My wife has entered into the Obamacare fray on Facebook. The thread started with her disappointment on discovering that our mayor-elect had invited the “polarizing” Ben Carson to our fair city. Dr Carson, as you may or may not be aware, is a neurosurgeon who apparently is very technically skilled and, as it turns out, happens to be black. His personal beliefs have put him in the news recently. This is because he has gone around the country telling how his conservative Christian worldview (including views on homosexuality and evolution) has, in his view, allowed him to experience success. Our mayor-elect invited Dr Carson to tell his inspiring story at a fundraiser for a private, faith-based academy focused on helping poor, African-American children in one of the poorest cities (Prichard, 14th poorest city in the country) in one of the poorest states (Alabama) in the country. Dr Carson, since accepting the invitation, has made his views on health care for all citizens of our country pretty clear:
“I have to tell you, you know Obamacare is really, I think, the worst thing that has happened in this nation since slavery,” Carson said. “And it is slavery in a way because it is making all of us subservient to the government.”
Carson, who is African American, went on to say that the administration’s push toward Obamacare is reminiscent to a push toward socialism.
“It was never about health care, it was about control,” Carson said. “That’s why when this administration took office it didn’t matter that the country was going off the cliff economically. All forces were directed toward getting this legislation passed.
“Vladimir Lenin, one of the fathers of Socialism and Communism, said that socialized medicine is the keystone to the establishment of the socialist state,” he added.
So, as you might imagine, my wife’s initial concern, expressed to a Facebook group, about our mayor-elect’s connecting himself with Dr. Carson has degenerated into an argument over health care as a right.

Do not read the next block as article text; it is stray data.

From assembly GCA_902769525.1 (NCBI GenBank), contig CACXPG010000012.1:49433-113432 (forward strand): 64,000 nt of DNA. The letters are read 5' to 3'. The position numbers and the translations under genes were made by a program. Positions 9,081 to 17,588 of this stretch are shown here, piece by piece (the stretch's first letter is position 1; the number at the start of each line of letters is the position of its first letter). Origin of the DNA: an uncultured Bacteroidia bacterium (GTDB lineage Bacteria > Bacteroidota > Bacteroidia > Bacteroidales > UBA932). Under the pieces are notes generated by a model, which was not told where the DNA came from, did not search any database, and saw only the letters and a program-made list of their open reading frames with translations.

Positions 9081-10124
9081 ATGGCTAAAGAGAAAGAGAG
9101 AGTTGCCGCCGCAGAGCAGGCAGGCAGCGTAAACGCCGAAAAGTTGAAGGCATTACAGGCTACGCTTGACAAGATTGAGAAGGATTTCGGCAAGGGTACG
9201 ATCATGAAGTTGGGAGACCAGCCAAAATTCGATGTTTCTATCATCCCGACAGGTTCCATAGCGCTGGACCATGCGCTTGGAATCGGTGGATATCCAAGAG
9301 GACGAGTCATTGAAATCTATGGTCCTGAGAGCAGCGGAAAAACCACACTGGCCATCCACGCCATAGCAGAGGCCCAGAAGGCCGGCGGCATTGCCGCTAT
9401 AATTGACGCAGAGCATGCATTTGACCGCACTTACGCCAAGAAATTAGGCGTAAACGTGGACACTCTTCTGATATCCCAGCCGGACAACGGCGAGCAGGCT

Given that Prichard, where the Academy resides, has 22,000 people, is 85% black, has a per capita income of $13,000, and has 0 physicians offices in the city limits, the free market doesn’t seem to have been serving them very well. I don’t want to get into a discussion of the reality that 1) someone has to pay for health care; 2) currently the money for caring for the poor being granted to the hospitals has left a city of 22.000 with no doctors; and 3) If the money follows the patient, as it does in Obamacare, isn’t that really the market at work?
Instead, I will respond to the proposition that doctors will simply refuse to accept lower rates from the new exchanges, which appeared in the thread. This is linked to the ongoing myth that “Doctors are leaving medicine in droves.” This was dealt with by The Incidental Economist several years back. Remember, the exchanges are an insurance product. Physicians can either choose to accept insurance or not. Medicare and Medicaid are also an insurance product, albeit with more strings attached. In the article they analyzed, 95% of primary care physicians were accepting new patients with 90% accepting new Medicare patients and 70% accepting new Medicaid and private insurance patients. This has been stable for several years. We physicians have a symbiotic relationship with insurance companies that is not likely to be severed soon.
Many people believe (or want to believe) that concierge practices are a way out of the physician-insurance nightmare. In these practices, physicians eschew all insurance and instead limit the number of patients they care for (typically 600 or so) and charge a retainer not covered by insurance (anywhere between $40 and $400 per month). The advantage to the patient is the doctor’s cell number and unfettered access. Ever wake up in the middle of the night with a nagging cramp? Husband not sympathetic? Call the doc… Advantages for the doctor are less administrative overhead (insurace filings pushed to the patient). Conrad Murray was the ultimate concierge doc, charging Michael Jackson $150,000 per month, but the price was a little steep for both of them. Mostly, when docs shift to concierge practice, 88% of their patients leave. Currently about 50 such practices exist in the country, so while many physicians see it as an out, it is likely a limited career path.
What do I think is going to happen? I believe that, assuming the markets don’t tank, physicians over 62 or so will likely retire. This is more because of the electronic health record requirements than Obama-Lenin-care, which I don’t see the government backing away from. I think that those folks coming out of residency will adjust just fine. I think a lot of people from ages 45-55 who have planned for an income that is unachievable in a health care environment that no longer exists need to read “Who Moved My Cheese.”